Former president Barack Obama will formally reenter the political fray this week less than six months after leaving office, headlining a fundraiser for a group that could prove critical to the Democratic Party’s rebuilding efforts.
Obama’s appearance Thursday before a few dozen people at a closed-door event in the District on behalf of the National Democratic Redistricting Committee (NDRC) highlights the balance he is trying to strike as his party seeks to regain its footing at both the state and national levels. Obama does not want to cast “a long shadow,” in the words of Democratic National Committee Chairman Tom Perez, but he remains a central figure for a party that has yet to settle on a single strategy to combat President Trump.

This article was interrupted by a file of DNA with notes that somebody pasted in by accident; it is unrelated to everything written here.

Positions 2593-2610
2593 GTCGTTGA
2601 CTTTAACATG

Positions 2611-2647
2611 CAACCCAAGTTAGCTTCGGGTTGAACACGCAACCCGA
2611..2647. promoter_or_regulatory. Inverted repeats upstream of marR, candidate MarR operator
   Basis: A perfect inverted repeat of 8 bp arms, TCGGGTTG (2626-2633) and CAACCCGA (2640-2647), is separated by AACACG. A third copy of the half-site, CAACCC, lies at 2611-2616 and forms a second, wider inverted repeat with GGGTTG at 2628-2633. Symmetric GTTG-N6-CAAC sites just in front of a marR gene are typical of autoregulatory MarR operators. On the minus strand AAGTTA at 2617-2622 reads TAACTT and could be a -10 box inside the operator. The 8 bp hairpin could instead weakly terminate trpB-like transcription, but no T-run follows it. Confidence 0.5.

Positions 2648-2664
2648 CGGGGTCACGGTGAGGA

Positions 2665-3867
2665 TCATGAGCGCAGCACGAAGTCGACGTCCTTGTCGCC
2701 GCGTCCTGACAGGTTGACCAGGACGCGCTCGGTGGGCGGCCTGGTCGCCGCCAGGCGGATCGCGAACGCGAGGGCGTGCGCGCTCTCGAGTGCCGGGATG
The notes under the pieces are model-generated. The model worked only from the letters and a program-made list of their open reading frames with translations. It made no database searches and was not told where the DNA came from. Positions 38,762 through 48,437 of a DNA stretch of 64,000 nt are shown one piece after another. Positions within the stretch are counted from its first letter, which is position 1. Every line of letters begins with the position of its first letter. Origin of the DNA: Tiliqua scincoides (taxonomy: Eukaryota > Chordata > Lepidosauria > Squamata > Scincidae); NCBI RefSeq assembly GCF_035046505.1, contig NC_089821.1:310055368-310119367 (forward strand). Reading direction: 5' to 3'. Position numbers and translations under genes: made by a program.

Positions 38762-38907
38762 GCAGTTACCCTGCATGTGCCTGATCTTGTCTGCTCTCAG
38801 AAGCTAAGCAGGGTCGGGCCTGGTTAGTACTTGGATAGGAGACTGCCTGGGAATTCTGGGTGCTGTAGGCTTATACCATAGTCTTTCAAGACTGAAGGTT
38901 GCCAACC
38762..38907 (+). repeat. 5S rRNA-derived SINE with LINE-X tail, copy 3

Perez said in an interview Sunday that while some Democrats have urged Obama recently, “You’ve got to get out front on issue X or issue Y,” the former president wants instead to “build the bench” for the party. Democrats suffered a greater loss of power during Obama’s tenure than under any other two-term president since World War II.
“Because tomorrow’s president is today’s state senator. And he knows that very personally,” said Perez, referring to Obama’s experience as a state senator in Illinois. “When you lose 900 state legislative seats, those are people who could have been the next governors and senators and Cabinet positions, and that is something that he’s very committed to.”
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